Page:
Thanked 57,305 Times in 13,793 Posts
    Quote Originally posted by NotAPretender View Post
    I'm curious...do you have connections here or have you spent time at PA?
    starry night is palooka's revenge's housemate, NotAPretender.
    = DEATH BEFORE DISHONOR =

  20. The Following 4 Users Say Thank You to Aragorn For This Useful Post:

    Dreamtimer (29th October 2018), Elen (30th October 2018), Kathy (27th November 2018), NotAPretender (28th October 2018)

  21. #11
    Senior Member NotAPretender's Avatar
    Join Date
    3rd April 2017
    Posts
    3,915
    Thanks
    15,235
    Thanked 17,399 Times in 3,911 Posts
    Quote Originally posted by Aragorn View Post
    starry night is palooka's revenge's housemate, NotAPretender.
    ok, that's what I thought...i wasn't sure... thnx
    "We are one thought away from changing the world!"

  22. The Following 4 Users Say Thank You to NotAPretender For This Useful Post:

    Aragorn (27th October 2018), Dreamtimer (29th October 2018), Elen (30th October 2018), Kathy (27th November 2018)

  23. #12
    Senior Member Hungary
    Join Date
    10th July 2018
    Posts
    751
    Thanks
    1,829
    Thanked 3,778 Times in 749 Posts
    I think I'm getting your drift Starry Night.

    I try to stay Neutral in the whole Left vs Right debate I see problems with both sides. However, talking about the US specifically, it doesn't strike me as the kind of place that has way too much Feminism and Minority rights. I resent sweeping characterisation of men as automatic members of some sort of oppressive Global Patriarchy. Yet, I can't help but notice that the US is in fact one and doesn't hide its disdain of women and minorities very well, if at all. There is a lot of talk about women's and minority rights, but that is exactly what it is, just talk. Lip service is being paid on these issues, but when you look at actions and policies, what is actually done by those in power and how they treat women and minorities, a completely different picture emerges. My own country is unabashedly patriarchal and has never had a female leader. Yet, women here get three YEARS' paid maternity leave, after which they can return to their original place of work and have to be rehired by LAW. How many WEEKS paid maternity leave do American women get again?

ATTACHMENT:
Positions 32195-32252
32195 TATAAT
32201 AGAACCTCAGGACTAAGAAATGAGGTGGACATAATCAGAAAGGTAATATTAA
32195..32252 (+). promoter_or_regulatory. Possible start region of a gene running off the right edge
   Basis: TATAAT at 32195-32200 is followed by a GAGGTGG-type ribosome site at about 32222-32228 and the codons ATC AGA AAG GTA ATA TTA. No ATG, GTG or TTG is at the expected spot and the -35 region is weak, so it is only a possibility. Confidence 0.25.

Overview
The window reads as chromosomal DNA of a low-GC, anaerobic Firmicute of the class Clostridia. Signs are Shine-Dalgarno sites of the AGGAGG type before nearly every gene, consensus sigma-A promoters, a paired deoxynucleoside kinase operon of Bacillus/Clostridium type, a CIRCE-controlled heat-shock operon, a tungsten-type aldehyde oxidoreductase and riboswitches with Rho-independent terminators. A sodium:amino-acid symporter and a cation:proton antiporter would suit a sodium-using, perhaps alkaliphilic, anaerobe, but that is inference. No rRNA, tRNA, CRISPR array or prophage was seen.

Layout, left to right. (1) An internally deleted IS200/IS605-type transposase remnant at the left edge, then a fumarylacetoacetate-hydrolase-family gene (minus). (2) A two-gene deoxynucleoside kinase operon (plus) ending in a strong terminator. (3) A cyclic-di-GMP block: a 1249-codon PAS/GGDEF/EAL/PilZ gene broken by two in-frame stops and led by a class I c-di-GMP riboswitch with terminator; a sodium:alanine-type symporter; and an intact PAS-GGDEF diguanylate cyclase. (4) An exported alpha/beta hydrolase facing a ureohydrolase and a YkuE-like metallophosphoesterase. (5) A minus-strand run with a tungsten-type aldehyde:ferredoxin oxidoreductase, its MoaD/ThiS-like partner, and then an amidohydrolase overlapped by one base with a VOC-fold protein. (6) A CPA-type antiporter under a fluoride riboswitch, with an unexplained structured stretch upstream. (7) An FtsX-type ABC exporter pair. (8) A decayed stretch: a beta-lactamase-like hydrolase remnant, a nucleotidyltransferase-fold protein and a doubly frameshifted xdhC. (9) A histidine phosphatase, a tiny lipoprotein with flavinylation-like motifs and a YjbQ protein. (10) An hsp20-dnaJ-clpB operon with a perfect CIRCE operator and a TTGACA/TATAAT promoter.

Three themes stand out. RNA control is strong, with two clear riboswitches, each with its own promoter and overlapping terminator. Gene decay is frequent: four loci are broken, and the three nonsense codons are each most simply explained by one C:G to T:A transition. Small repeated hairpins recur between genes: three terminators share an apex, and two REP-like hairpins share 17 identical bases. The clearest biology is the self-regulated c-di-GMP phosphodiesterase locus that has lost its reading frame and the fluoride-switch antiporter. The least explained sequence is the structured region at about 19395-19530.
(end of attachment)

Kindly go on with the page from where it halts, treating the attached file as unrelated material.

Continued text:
We also have free childcare and free education from Kindergarten all the way to college. It seems to me that in terms of actual policies the countries of Europe are far more female-friendly than most other parts of the world.

  24. The Following 4 Users Say Thank You to Chris For This Useful Post:

    Aragorn (29th October 2018), Dreamtimer (29th October 2018), Elen (30th October 2018), Kathy (27th November 2018)

  25. #13
    Permanently Banned
    Join Date
    4th May 2014
    Posts
    415
    Thanks
    268
    Thanked 1,268 Times in 397 Posts
    Scott Adams on Soros
    Scott Adams - Saudi Alibis, George Soros, Caravans, Fake News, and #FentanylChina
    (Oct 24, 2018)

    Source: https://www.youtube.com/watch?v=hzpPqG3dJ78

    Description:

    Scott Adams talks about Saudi alibis, Soros, caravans, fake news, #fentanylChina, and coffee.
    Note: The Soros part of the Scott Adam's monologue begins @ ~ 29:50... https://youtu.be/hzpPqG3dJ78?t=1789

    ______________________________________

    Rebuttal by Lee Stranahan
    More on Soros, Scott Adams and why it matters
    (Oct 24, 2018)
    Last edited by turiya, 1st November 2018 at 20:01.

  26. The Following User Says Thank You to turiya For This Useful Post:

    Kathy (27th November 2018)

  27. #14
    Senior Member Hungary
    Join Date
    10th July 2018
    Posts
    751
    Thanks
    1,829
    Thanked 3,778 Times in 749 Posts